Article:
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Junk food may not be dangerous for a quarter of people, says scientists

15 January 2015

A new study has looked into the possibility of obese people having a propensity for metabolic problems based on their genetic makeup. The study, published in the Journal of Clinical Investigation and carried out at the University of Washington, followed the change in metabolic problems (i.e diabetes and cardiovascular disease) in 20 participants as they gained around 6% of their initial body weight.

The participants were split into two demographics; those deemed metabolically normal obese (MNO) and those metabolically abnormal obese (MAO). They were split based upon their intrahepatic triglyceride level (IHTG), those with a level higher than 10% deemed MAO and those with a level lower than 5.6% MNO. The subjects were evaluated before the study to establish their health and were instructed to eat an extra 1000 kcal a day from five hand-picked fast food restaurants until they gained between 5% and 7% of their body weight.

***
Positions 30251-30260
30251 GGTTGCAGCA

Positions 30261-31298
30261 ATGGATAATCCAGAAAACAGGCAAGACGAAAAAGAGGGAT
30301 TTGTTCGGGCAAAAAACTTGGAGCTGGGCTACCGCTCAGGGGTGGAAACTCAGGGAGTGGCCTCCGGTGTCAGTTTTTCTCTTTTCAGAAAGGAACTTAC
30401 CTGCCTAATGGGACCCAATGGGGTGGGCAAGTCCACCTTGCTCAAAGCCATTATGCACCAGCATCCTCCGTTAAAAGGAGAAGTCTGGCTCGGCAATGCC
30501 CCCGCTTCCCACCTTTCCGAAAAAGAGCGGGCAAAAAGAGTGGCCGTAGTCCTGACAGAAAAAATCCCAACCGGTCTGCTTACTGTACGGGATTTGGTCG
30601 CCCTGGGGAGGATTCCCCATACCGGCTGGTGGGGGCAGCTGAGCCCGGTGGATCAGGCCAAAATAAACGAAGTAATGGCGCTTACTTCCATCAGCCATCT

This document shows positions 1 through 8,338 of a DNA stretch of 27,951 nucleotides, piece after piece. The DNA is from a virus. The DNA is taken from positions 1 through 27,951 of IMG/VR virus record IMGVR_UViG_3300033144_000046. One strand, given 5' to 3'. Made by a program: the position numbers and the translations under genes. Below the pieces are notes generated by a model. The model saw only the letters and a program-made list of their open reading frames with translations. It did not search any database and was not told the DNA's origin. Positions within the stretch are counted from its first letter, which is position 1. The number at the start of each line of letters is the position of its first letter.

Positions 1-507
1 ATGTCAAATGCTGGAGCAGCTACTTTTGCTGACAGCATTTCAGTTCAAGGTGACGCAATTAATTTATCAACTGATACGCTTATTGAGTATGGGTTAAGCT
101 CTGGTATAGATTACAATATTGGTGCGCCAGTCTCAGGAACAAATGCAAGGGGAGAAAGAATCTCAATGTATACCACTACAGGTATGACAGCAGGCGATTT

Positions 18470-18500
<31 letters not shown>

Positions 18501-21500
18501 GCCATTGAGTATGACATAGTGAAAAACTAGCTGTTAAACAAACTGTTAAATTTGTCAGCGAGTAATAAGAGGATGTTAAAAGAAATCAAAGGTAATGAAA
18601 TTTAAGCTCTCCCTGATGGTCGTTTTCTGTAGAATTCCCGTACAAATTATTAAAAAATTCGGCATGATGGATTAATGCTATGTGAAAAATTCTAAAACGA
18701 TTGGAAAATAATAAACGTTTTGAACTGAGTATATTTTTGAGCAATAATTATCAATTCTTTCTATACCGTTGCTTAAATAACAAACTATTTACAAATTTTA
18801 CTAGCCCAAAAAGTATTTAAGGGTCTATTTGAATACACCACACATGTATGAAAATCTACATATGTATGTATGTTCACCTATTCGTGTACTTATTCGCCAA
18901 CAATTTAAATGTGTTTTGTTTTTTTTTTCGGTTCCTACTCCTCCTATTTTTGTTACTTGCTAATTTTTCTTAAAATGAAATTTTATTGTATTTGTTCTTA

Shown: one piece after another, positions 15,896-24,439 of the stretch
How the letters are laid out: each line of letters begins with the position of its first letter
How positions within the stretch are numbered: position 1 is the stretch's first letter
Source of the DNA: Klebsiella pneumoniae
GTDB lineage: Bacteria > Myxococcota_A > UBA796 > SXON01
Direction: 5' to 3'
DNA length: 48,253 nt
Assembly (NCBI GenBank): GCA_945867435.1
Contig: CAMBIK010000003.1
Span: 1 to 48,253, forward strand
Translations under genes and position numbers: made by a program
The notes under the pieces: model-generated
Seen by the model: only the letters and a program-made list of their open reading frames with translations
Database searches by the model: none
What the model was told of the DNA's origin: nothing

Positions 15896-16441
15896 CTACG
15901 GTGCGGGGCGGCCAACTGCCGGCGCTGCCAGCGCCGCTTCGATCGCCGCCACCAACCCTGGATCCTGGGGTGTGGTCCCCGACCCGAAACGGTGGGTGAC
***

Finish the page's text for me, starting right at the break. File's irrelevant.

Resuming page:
The study found that the metabolic risk factors for cardiovascular disease (e.g. increase in blood pressure, increase in plasma triglyceride levels and a decrease in insulin sensitivity) worsened as the people who were considered MAO (IHTG>10%) gained moderate weight. The people deemed MNO (IHTG >5.6%) were found to be resistant to the adverse metabolic effects of modest weight gain and it was proposed that this is due to them having a distinct phenotype causing them to be resistant. However, it is possible that MNO people could eventually develop the negative effects if further weight gain (>6%) occurs.

It can there therefore be considered that an obese patient’s IHTG level can be used to determine their potential risks of further complications from weight gain instead of their BMI. With 35% of obese adults having a normal IHTG content, this could change the way health professionals look at obesity and aid them in determining those who are seriously at risk. (The Journal of Clinical Investigation)

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